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Chapter02

# Chapter02 - Chapter 2 Forces and Motions 2.1 2.2 2.2 Forces...

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Chapter 2 Forces and Motions 2.1 Forces and Motions 2.2 A Block on a Wedge 2.2 Friction and Motions 2.1Forces and Motions (1) Newton’s first law Consider a body on which no net force acts. If the body is at rest, it will remain at rest. If the body is moving with a constant velocity, it will continue to do so. Inertial frame of reference : A non-accelerating frame of reference in which Newton’s first law is valid. (2) Newton’s second law The rate of change of momentum of a body is proportional to the resultant force and occurs in the direction of force. i.e. a m dt v d m F = . One Newton (1N) is defined as the force which gives a 1.0 kilogram mass an acceleration of 1.0 meter per second per second. Hence, if m = 1.0 kg and a = 1.0 ms -2 , then F = 1.0 N gives the proportional constant to equal one. dt v d m a m F = = F : vector sum of all forces F ma F ma F ma x x y y z z = = = Unit: International System of Units (SI units) F : Newton ( N ) m : Kilogram ( kg ) a : m/s 2 If F = 0 a = 0 or v = const. Newton’s first law 1

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B A 47 o m C mg 28 o knot (3) Newton’s third law : Whenever an object exerts a force on a second object, the second object exerts a force of equal magnitude but opposite direction on the first, i.e. BA AB F F - = force Reaction force Action For example, if a hammer exerts a force on a nail, the nail exerts an equal but oppositely directed force on the hammer. Note that the action and reaction forces come in pairs. They act on different bodies and so they will not cancel each other. Remark: A man stands on a platform scale. The reaction force from the scale to the man shows the weight of the man. Weight g m W = , Reaction g m R - = Note that mass m : a scalar measured in kg, weight W : a vector whose magnitude measured in N. Example 2-1 A block of mass m = 15 kg hanging from three ideal strings, find the tension in these cords. Answer: Equilibrium condition at knot: F = 0 x -direction: F Bx + F Ax = 0 or 0 28 cos 47 cos = - A B F F (1) y -direction: F Ay + F By + F Cy = 0 or 0 28 sin 47 sin = - + mg F F A B (2) From eqns.(1) and (2), we obtain F A = 104 N , F B = 135 N Remark: An ideal string has negligible mass and doesn’t stretch. An ideal pulley has negligible mass and is frictionless. It doesn’t change the magnitude of the tension from one side of the string to the other. 2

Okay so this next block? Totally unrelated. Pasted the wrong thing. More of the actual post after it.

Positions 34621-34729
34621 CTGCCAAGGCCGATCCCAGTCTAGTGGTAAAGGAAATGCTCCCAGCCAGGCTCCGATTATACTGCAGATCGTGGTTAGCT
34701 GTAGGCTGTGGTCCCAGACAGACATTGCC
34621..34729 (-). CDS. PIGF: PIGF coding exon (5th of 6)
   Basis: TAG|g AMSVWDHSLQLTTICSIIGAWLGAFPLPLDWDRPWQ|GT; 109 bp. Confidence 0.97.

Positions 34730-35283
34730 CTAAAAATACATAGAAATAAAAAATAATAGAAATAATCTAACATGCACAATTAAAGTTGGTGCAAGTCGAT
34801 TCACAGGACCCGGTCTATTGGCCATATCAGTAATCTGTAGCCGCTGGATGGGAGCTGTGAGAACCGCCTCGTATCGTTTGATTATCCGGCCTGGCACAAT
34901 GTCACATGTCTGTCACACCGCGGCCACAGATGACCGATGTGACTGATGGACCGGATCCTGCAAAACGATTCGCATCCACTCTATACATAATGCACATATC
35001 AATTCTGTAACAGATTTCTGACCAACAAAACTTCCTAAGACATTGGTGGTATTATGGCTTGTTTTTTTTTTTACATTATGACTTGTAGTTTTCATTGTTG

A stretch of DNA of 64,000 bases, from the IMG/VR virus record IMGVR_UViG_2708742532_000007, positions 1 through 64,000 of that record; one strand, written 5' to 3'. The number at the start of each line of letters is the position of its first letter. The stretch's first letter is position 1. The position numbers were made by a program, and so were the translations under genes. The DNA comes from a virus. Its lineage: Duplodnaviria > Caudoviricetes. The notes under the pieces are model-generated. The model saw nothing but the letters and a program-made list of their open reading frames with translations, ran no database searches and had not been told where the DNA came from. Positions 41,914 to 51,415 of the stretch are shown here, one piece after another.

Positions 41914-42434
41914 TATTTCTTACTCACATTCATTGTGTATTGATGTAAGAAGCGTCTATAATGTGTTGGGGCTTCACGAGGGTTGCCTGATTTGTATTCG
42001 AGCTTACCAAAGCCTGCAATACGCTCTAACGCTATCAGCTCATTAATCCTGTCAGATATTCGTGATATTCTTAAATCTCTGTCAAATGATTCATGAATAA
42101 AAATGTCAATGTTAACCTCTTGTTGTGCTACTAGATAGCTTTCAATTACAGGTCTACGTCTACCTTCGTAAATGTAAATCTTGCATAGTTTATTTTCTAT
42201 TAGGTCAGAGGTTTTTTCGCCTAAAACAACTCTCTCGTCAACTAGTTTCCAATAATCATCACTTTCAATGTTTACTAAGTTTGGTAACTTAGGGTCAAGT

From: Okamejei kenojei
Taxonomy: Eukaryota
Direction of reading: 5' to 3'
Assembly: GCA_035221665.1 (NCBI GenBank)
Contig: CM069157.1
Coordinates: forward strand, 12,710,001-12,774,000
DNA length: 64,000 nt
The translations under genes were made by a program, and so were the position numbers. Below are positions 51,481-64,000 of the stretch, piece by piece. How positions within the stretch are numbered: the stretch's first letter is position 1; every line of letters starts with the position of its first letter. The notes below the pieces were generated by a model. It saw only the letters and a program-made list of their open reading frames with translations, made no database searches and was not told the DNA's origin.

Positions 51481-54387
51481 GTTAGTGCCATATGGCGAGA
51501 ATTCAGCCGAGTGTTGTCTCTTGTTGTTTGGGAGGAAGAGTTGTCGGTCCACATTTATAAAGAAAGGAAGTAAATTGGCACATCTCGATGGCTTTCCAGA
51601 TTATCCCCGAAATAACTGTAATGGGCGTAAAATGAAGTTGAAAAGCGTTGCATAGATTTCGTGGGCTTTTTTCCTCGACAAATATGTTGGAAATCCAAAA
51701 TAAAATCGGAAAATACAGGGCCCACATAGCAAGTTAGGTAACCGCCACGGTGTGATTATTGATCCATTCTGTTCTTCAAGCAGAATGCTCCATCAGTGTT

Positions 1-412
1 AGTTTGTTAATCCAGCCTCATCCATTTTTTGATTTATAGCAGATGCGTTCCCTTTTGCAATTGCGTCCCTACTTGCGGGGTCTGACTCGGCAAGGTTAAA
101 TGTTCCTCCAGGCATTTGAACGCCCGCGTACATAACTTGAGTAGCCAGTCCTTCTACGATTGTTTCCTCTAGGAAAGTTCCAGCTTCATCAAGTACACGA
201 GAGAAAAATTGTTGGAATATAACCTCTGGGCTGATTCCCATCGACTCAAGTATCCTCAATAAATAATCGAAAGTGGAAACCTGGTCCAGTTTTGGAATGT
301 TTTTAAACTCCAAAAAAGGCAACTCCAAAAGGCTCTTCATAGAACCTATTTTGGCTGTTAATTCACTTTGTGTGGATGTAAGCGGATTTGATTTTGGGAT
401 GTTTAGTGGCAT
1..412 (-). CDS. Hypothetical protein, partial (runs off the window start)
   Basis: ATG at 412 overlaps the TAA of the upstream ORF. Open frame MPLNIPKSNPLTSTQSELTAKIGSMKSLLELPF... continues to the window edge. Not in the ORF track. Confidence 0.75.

m 1 g cos 42 o m 1 g sin42 o N m 1 g T 42 o Example 2-2 Two blocks are connected by an ideal string passing over an ideal pulley as shown in the figure. The smooth inclined surface makes an angle of 42 o with the horizontal, and the block on the incline has a mass of m 1 = 6.7 kg. Find the mass of the hanging block m 2 that will cause the system to be in equilibrium. Answer: The free-body diagrams of the blocks m 1 and m 2 are shown as follows.

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